Professor Bruce E Logan is an Evan Pugh Professor, the Stan & Flora Kappe Professor of Environmental Engineering, and Director of the Engineering Energy & Environmental Institute at Penn State University. His current research efforts are in bioenergy production and the development of an energy sustainable water infrastructure. Dr. Logan has mentored over 110 graduate students and post docs, and is the author or co-author of over 380 refereed publications (h-index = 91) and several books. He is the founding Deputy Editor of the new ACS journal Environmental Science & Technology Letters, and a member of the US National Academy of Engineering (NAE), and a fellow of AAAS, the International Water Association (IWA), the Water Environment Federation (WEF), and the Association of Environmental Engineering & Science Professors (AEESP). Dr. Logan is a visiting professor at several universities including Newcastle University (England) and Tsinghua University (China), with ties to several other universities in Saudi Arabia, Belgium and China. He received his Ph.D. in 1986 from the University of California, Berkeley. Prior to joining the faculty at Penn State in 1997, he was on the faculty at the University of Arizona.
Professor Logan will present two lectures in the 2014-2015 Tour:
- Lecture 1: Microbial Fuel Technologies for Renewable Power and Biofuels Production From Waste Biomass
The ability of certain microorganisms to transfer electrons outside the cell has created opportunities for new methods of renewable energy generation based on microbial fuel cells (MFCs) that can be used to produce electrical power, microbial electrolysis cells (MECs) for transforming biologically generated electrical current into transportable fuels such as hydrogen and methane gases, as well as other devices to desalinate water or capture phosphorus. In this presentation, Dr. Logan will summarize key findings in the electromicrobiological studies of the exoelectrogenic microorganisms and communities that produce electrical current, and the electrotrophic and methanogenic communities that are used to produce hydrogen and methane gases. Recent advances will be highlighted on materials and architectures that are being developed to make these different types of METs more cost efficient, which are leading to them becoming commercially viable technologies.
- Lecture 2: Energy Generation from Water: Just Add Salt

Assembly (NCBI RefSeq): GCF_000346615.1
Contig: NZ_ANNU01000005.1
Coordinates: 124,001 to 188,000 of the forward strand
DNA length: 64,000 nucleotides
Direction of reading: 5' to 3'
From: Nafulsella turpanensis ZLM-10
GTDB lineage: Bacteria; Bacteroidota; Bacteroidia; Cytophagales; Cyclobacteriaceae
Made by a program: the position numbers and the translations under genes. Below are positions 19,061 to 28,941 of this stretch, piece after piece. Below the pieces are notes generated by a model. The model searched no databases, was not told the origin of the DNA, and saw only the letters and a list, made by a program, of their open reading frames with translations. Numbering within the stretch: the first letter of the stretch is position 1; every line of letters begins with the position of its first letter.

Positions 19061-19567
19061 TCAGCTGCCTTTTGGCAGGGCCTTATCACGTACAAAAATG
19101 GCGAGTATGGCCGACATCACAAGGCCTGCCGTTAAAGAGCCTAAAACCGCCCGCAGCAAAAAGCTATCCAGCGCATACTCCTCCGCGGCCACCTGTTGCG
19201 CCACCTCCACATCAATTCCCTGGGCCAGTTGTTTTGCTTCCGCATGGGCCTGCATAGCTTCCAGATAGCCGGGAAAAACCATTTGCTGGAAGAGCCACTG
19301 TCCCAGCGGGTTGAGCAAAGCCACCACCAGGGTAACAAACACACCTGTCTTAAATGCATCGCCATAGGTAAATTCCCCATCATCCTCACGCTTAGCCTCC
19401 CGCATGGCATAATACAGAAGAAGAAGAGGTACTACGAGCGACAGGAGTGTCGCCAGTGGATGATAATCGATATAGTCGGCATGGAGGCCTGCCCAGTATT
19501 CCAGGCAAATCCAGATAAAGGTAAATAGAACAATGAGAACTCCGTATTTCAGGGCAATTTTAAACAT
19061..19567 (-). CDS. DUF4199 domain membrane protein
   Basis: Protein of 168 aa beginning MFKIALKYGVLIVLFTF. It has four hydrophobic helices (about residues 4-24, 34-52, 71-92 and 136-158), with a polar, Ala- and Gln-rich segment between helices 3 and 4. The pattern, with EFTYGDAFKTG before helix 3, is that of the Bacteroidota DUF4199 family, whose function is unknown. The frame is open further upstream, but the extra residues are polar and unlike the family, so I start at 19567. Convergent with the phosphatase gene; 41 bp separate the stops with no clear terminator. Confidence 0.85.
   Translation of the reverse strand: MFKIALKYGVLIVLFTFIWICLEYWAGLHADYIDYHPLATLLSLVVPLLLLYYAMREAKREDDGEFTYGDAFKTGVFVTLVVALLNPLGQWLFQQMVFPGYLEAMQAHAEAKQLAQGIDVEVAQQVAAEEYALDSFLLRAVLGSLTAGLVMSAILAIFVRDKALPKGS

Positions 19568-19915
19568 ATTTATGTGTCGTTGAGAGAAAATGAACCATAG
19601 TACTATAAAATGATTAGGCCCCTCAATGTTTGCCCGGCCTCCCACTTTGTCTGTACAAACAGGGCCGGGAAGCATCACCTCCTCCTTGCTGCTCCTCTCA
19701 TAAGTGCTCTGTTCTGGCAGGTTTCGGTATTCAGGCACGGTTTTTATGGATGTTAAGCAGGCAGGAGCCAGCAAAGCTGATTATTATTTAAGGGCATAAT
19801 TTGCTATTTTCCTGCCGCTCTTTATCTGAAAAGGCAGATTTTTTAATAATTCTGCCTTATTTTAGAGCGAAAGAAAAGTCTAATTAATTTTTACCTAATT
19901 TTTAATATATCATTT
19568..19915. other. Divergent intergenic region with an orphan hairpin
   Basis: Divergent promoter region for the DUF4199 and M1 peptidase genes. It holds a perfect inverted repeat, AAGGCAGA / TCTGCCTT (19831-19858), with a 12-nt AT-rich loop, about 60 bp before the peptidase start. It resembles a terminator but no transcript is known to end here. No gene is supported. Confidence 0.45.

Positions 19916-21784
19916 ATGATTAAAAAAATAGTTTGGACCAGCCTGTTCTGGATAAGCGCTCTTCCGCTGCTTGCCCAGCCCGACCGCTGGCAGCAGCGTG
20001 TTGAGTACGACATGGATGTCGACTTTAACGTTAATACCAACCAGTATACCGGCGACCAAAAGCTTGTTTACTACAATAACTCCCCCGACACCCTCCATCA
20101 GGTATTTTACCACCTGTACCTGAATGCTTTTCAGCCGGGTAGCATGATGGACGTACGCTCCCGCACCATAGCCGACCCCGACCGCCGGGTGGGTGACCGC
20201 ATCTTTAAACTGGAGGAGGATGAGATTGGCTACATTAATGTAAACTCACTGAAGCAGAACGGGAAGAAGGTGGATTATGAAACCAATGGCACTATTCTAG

The amount of power that could be generated from the salinity difference between river water and seawater is ~2000 GW. The evaporation and condensation of thermal salt solutions, such as ammonium bicarbonate, could also enable the capture of more than 1000 GW of waste heat energy at industries and existing power plants in the US alone. Three technologies are primarily being investigated to capture energy from solutions with high and low salinities: pressure retarded osmosis (PRO), based on creating pressurized solutions that can power turbines; reverse electrodialysis (RED), where electrochemical potential is captured directly as electrical current using stacks of membranes; and capacitive mixing (CapMix) and battery like reactions that are used in cyclical charging and discharging processes to generate net electrical power. In this lecture, Dr. Logan will primarily focus on RED and Capmix, and show how these salinity gradient energy approaches can be used alone or integrated into different types of microbial electrochemical technologies such as microbial fuel cells. The use of these combined technologies could enable net power generation from wastewater treatment plants located on coastal sites.
Fall/Spring 2014 Schedule
|October 7-14||Nankai University||Xin Wang, email@example.com|
|November 6||University of Southern California||Amy Childress, firstname.lastname@example.org|
|November 13||Howard University||Kimberly Jones, email@example.com|
|December 5||University of Colorado Boulder||Zhiyong Ren, firstname.lastname@example.org|
|January 23||Stanford University||Lynn Hildemann, email@example.com|
|January 29||Clarkson University||Tom Holsen, firstname.lastname@example.org|
|February 4||Georgia Tech||Yongshen Chen, email@example.com|
|February 6||University of North Carolina-Chapel Hill||Orlando Coronell, firstname.lastname@example.org|
|February 11||Drexel University||Chuck Haas, email@example.com|
|February 20||University of Texas Austin||Des Lawler, firstname.lastname@example.org|
|February 27||University of Central Florida||Steve Duranceau, email@example.com|
|March 4||Northwestern University||George Wells, firstname.lastname@example.org|
|March 6||University of Iowa||Tim Mattes, email@example.com|
|April 15||University of Michigan||Lut Raskin, firstname.lastname@example.org|
|April 17||University of Connecticut||Allison Mackay, email@example.com|
|TBD||KAUST||Pascal Saikaly, firstname.lastname@example.org|